The British arm of the dairy co-op Arla is working with coffee chain Starbucks on a project to reduce carbon emissions through sustainable milk sourcing.
Starbucks said dairy emissions account for 22% of its global carbon emissions and the three-year project with Arla will help it meet its goal of a 50% cut in emissions by 2030.
The scheme will develop and pilot a sustainable dairy sourcing blueprint for rolling out across its operations in Europe, the Middle East and Africa, and aims to find new farming practices to reduce the emissions from dairy production.
Arla will recruit 14 dairy farmers for the scheme through its 360 farm standards programme, with a focus on environmental stewardship, animal health and welfare, and ensuring profitability for farmers.
Alex Rayner, general manager at Starbucks UK, said: “This partnership with Arla and the dairy farming community underpins our commitment to produce high quality and responsibly sourced products.
“Starbucks and Arla share a commitment to upholding the highest standards in agriculture. As a farmer-owned business, Arla’s approach – including their cooperative principles – make them the right partner for us.”
Graham Wilkinson, group senior agriculture director at Arla Foods, said: “It is a huge testament to the sustainable farming practice of our owners that Starbucks has chosen Arla to support its sustainable sourcing development work. Our carbon net zero ambition recognises the importance of both lowering emissions and providing a helping hand to nature, but it is hugely important that Starbucks has also acknowledged the importance of taking a farmer first approach to deliver this.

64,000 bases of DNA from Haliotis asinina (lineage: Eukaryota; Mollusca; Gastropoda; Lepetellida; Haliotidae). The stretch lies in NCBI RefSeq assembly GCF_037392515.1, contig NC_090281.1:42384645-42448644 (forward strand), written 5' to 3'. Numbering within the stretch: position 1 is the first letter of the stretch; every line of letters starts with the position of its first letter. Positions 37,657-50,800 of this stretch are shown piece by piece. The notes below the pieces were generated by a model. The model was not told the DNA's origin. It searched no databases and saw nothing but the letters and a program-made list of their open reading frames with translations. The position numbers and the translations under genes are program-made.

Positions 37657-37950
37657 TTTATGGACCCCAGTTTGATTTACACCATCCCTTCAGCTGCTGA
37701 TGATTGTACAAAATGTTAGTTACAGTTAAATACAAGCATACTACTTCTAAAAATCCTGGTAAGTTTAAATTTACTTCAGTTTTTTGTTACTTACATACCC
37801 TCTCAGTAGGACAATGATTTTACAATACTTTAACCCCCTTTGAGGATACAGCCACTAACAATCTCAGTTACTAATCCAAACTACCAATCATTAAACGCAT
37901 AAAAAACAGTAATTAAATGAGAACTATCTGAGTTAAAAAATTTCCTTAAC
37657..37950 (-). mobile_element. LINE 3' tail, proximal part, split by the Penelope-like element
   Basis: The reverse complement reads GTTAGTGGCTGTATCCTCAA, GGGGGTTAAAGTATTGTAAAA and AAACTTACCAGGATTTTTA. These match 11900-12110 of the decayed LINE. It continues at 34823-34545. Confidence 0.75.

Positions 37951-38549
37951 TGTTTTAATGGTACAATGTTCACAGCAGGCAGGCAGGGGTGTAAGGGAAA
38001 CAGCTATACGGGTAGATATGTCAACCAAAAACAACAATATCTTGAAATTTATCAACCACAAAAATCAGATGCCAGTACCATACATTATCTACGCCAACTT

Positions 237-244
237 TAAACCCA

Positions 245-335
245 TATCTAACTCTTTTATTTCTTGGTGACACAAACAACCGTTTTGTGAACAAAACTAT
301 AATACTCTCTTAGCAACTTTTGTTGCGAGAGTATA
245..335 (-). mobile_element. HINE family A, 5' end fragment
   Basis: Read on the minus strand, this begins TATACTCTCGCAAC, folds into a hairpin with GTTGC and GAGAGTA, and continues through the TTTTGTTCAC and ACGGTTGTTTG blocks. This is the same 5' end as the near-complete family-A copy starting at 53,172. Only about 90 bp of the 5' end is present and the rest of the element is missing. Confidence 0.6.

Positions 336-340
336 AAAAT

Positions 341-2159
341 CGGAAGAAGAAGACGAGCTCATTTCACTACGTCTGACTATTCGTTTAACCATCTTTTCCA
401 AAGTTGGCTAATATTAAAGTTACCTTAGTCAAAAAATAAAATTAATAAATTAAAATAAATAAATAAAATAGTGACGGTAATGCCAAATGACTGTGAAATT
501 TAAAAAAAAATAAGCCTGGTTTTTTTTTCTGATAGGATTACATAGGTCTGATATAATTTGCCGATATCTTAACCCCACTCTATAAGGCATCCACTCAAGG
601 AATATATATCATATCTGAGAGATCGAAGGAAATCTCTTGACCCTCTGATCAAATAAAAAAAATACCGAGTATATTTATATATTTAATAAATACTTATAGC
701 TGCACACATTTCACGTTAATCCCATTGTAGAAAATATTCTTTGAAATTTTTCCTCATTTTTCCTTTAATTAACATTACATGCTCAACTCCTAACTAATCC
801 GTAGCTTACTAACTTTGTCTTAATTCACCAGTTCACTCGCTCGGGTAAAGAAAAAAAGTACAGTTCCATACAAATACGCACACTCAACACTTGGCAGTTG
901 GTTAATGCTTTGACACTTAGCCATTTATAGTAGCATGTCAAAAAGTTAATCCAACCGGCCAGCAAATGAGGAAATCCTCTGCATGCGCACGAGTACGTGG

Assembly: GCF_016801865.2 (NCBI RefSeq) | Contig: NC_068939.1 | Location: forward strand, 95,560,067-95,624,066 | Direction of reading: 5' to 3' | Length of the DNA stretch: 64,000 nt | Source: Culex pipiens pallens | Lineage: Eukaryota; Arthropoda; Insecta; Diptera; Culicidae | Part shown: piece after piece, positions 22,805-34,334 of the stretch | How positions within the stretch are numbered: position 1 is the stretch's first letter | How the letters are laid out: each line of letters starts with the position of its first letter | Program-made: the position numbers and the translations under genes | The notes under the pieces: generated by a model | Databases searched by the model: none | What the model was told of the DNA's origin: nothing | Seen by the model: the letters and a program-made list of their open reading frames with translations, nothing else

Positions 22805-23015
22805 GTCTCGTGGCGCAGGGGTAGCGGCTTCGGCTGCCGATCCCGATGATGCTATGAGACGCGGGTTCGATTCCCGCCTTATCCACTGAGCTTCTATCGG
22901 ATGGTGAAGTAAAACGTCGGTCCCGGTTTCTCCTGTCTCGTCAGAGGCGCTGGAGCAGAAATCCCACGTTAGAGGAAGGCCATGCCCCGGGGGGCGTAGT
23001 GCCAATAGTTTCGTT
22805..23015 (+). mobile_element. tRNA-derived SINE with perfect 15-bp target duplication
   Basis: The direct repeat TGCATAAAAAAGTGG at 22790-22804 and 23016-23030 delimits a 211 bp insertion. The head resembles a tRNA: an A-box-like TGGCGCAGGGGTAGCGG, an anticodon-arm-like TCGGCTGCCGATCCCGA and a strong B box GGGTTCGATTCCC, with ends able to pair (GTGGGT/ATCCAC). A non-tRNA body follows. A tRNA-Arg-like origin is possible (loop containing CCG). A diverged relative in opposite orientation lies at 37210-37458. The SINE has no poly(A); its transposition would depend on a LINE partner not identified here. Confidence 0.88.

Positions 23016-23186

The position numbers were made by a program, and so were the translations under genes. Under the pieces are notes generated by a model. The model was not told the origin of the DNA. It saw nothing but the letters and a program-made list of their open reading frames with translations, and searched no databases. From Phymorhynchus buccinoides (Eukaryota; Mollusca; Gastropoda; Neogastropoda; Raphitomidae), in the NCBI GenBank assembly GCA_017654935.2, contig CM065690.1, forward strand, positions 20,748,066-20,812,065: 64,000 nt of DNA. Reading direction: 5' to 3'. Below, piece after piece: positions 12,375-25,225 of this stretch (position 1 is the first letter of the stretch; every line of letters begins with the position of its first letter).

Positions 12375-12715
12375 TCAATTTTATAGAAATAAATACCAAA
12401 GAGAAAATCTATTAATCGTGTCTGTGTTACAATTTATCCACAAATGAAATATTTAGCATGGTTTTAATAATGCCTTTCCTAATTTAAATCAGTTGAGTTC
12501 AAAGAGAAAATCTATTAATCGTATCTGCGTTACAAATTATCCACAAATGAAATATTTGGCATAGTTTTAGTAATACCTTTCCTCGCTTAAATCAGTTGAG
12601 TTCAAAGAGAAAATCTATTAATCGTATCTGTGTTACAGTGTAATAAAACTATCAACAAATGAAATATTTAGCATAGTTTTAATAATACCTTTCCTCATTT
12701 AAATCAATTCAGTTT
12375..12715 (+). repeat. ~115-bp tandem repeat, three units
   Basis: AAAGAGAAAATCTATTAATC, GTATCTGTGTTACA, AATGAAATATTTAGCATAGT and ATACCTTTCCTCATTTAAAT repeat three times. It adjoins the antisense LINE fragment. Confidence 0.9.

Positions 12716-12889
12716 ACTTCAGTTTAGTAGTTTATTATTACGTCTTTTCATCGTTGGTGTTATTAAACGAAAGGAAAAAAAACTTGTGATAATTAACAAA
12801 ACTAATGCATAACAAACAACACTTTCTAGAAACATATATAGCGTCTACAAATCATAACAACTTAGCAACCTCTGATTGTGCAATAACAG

“I hope it also provides reassurance to Starbucks customers to know that behind every cup is a combined effort to support farmers to run profitable and sustainable dairy farms.”
Mark Glanvill is one of the dairy farmers selected for the programme. He farms in the south-west of England with 280 cows on a farm that has been passed down through generations of his family since 1816. He says he works to keep his carbon footprint as low as possible, with a focus on limiting the feed brought on farm, using natural fertilisers and reducing chemical usage wherever possible.
He said: “I am very excited to go on this journey with Starbucks. While Arla’s dairy farmers are at the forefront of reducing emissions of dairy, it has to be recognised that this comes at a cost to production, our action can only be as fast as our finances allow. In joining the Arla UK 360 programme, Starbucks has shown recognition of this while its blueprint ambitions also demonstrate an understanding that sustainable sourcing must meet the criteria of good nutrition made with lower emissions and a helping hand for nature.”
Scientists from the Nature Conservancy, a global, and environmental stewardship non-profit, will also be working on the partnership.